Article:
You started making films as part of the lacasinegra collective. What differences would you say there are with respect to your solo projects?
Well, we started making films as a collective, that was our film school. To tell you the truth, I don't notice the difference. I still work with Gabriel Azorín and Carlos Pardo Ros. And although we each sign our own projects, because each one has a different idea or drive, we are completely involved in each other's projects. Now the production company is DVEIN Films, and more people have joined the family. Like Teo Guillem, with whom Carlos already worked collectively. And we want to get involved in projects that we find and that fit in with our way of producing. The projects are structured around the production company, but we continue to work in the same way. Now we are presenting in Seville both H and Sóc vertical però m'agradaria ser horitzontal. And next year we will be shooting Gabriel Azorín's Anoche conquisté Tebas, which is our first feature-length fiction film.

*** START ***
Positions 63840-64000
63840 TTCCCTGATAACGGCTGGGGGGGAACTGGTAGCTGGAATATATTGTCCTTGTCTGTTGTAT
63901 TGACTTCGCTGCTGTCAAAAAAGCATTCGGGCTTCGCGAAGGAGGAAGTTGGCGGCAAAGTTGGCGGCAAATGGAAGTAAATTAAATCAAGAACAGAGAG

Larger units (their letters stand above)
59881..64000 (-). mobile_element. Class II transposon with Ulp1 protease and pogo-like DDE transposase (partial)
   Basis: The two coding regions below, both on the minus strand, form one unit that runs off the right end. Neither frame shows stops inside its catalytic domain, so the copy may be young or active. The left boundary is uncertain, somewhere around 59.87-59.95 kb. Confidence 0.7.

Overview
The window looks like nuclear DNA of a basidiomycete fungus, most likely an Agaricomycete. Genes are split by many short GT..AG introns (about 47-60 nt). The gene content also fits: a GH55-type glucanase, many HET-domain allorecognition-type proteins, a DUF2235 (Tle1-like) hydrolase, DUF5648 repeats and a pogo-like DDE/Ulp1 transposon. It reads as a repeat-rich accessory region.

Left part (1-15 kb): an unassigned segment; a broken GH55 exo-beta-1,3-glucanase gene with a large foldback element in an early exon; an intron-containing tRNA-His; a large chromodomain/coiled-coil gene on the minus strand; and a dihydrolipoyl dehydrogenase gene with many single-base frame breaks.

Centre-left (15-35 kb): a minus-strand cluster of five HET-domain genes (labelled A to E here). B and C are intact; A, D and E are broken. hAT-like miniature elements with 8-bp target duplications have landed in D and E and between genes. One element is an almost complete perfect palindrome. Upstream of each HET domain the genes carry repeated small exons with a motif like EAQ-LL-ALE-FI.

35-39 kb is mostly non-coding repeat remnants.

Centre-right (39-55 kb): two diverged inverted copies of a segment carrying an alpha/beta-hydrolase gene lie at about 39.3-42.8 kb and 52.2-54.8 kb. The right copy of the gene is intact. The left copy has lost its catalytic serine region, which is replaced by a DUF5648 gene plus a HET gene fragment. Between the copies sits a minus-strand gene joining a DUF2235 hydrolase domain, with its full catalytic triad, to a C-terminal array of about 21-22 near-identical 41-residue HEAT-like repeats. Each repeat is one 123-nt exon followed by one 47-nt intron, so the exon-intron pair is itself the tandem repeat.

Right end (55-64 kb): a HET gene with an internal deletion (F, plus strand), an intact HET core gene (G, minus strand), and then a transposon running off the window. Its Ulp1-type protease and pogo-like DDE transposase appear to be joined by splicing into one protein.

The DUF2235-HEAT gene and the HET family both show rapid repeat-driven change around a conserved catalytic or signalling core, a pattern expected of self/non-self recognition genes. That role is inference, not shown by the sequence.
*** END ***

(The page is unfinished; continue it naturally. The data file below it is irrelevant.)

And in line with your impulses, what interests you when it comes to launching a project?
It usually comes from a genuine interest, from an innate curiosity, and after talking about it and working on it with my colleagues, the ideas grow with them. To the point that they stop being mine. It sounds crazy, but they become living entities that show us the way. You create something that ends up surprising yourself, although you always recognise things of your personality, you end up creating tones, atmospheres, new places that are not so usual.
It's not your first time at the Seville Festival?
It's a very familiar festival, that pampers and takes care of the programme. Once you arrive you feel completely accompanied. It' s something that is so hard to do, something you dedicate so much time to, and you need to be looked after and given visibility. I also feel that there are many similar films that I really want to see and that I understand that they form part of a way of making and thinking about film. The SEFF is always committed to proposals that really change the way we see cinema.